Homesteading and Livestock

Self-reliance and sustainability in the 21st century.

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Growing A Garden At High Elevation

4/17/2012 11:05:25 AM

Tags: High elevation gardening, gardening challenges in the mountains, Bruce McElmurray

seeds started 
Living in the mountains sounds ideal and in most ways it is pretty ideal.  We live in a fresh air, pure water environment that keeps us healthy by just performing our normal routine activities.  We have lived in major cities most of our lives so we have breathed the factory and vehicle smells along with all the other smells associated with city life.  I’m not qualified to say, but my guess is living where and how we do increases our life span.  As part of that lifestyle we like to grow our own vegetables when possible. 

Gardening in the mountains can be a formidable challenge.  Anyone who has ever visited, hiked or spent time in the mountains will recognize that there are lots of stones, rocks and boulders.  Some as big as a house or  even larger.   So growing a garden takes extensive work in just clearing an area for your garden. That small rock you start to dig out suddenly goes down forever and may weigh tons.  If you don’t plan  ahead you will start from behind and not be able catch up.  That means as soon as the soil is thawed you start to work it for planting.  As you can see in the attached photo that I have started seeds inside and you can just see the garden boxes starting to show in the snow out back. 

Then there are the abundant rodents that compete for what you grow.  Strangely enough we have not had a problem with deer and other browsing animals.  We once had a bear that walked across one of my garden boxes.  I did not design them to withstand 400-500 pounds of bear, but it held up pretty good none the less. 

Chipmunks, voles, field mice, squirrels (both ground and tree) and the birds can reek havoc on a garden in the mountains in short order.   They can invent more ways to invade your garden than you can design methods to keep them out.  Presently our garden boxes have them confounded.   Insects don't present much of a  problem for us.  We use food grade DE when they rarely appear.   If your expectations are to mark off some land, turn the soil, and plant a garden you can forget it if you live in the mountains.  By the time you accomplish that the short growing season will be past and you will have to finish it next year.  We start seeds inside except for spinach, swiss chard and lettuce.  Timing is important.  The slower germinating  seeds start inside and those more hearty and faster growing are started outside.   Even when they are finally planted outside they can be burned by the sun or frost/freeze damaged.  We use a 50% sun screen to protect them from a harsh sun and light frost.  It also protects them from  hail and severe weather.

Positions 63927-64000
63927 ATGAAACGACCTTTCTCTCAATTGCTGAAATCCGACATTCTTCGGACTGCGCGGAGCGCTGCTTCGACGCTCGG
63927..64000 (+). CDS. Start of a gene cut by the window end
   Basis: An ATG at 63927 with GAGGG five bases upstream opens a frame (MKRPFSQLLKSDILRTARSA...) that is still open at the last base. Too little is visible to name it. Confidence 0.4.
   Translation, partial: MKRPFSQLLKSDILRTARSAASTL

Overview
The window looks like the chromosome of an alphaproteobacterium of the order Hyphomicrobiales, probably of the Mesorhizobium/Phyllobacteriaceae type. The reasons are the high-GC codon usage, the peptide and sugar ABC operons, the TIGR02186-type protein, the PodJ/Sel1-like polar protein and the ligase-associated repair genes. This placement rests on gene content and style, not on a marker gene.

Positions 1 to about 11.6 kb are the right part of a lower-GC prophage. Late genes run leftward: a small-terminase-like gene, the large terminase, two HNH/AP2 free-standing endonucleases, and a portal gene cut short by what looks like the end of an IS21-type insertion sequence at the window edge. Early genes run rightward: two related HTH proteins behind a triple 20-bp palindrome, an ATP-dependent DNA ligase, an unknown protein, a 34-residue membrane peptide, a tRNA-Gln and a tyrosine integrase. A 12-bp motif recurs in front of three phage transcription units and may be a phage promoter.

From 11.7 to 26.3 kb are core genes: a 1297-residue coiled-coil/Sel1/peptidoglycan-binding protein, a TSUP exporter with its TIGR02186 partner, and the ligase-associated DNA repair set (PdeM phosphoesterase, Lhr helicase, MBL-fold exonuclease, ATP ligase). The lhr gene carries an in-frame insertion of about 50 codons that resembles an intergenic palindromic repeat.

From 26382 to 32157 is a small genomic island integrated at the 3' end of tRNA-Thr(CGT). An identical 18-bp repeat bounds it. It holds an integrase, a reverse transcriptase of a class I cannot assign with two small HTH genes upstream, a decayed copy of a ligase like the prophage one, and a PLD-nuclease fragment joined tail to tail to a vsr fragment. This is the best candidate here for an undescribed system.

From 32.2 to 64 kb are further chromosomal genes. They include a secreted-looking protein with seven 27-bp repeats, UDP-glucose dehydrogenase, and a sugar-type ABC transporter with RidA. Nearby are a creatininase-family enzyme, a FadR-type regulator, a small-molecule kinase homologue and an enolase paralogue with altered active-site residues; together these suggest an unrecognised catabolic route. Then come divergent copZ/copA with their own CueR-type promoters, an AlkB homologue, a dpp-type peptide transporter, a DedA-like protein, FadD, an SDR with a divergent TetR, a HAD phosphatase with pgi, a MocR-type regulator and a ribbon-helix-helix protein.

We grow our vegetables in home made garden boxes that are completely surrounded by hardware cloth.  We also grow in Earth Boxes on our deck.  Our yield is less by growing that way but we eat what we grow and therefore do not feed  the rodents.  We had a couple loads of mushroom mulch for fertile top soil from a local mushroom grower delivered.   That mulch need to be turned often the first year as it is strong enough to burn your seedlings.  After that it pretty well maintains it properties and is good for growing.   Growing season is short and instead of digging out all the rocks we only removed those that prevented  us from making a level place.  We then (thanks to the wood mill) used heavy lumber to tier the area, and then placed the garden boxes (4’X 5’) on the flat area.  We did not treat the lumber as we didn’t want any toxins near our garden.  We figured when the lumber rotted; which is a very slow process in the mountains, that we would just replace them. 

If you have a vision of growing vegetables to sustain yourself in the mountains it will require a lot of trial and error plus forethought.  Prior to the garden boxes being built I thought maybe I needed to dig a moat around my garden or lay down a mine field.  Fortunately the garden boxes prevented me from going that far.  They are just simple construction with a hinged top and abundant hardware cloth on all sides and top and bottom allowing no opening for a rodent to penetrate.   Due to the short growing season (late May to August) when we use a row of spinach we then plant more seeds so we can extend our harvest.  Growing vegetables in the mountains and at a high elevation does present more challenges than most other places but it can be done providing you plan well.  The rewards are always good when you can eat vegetables that you have grown yourself.  We are limited in the amount we can grow and what we can grow but the rewards are all the sweeter when we out smart a small rodent with a pea sized brain.  Over the years I’m just about to break even with them.  

For more on Bruce and Carol and the challenges they encounter go to: http://brucecarolcabin.blogspot.com
 



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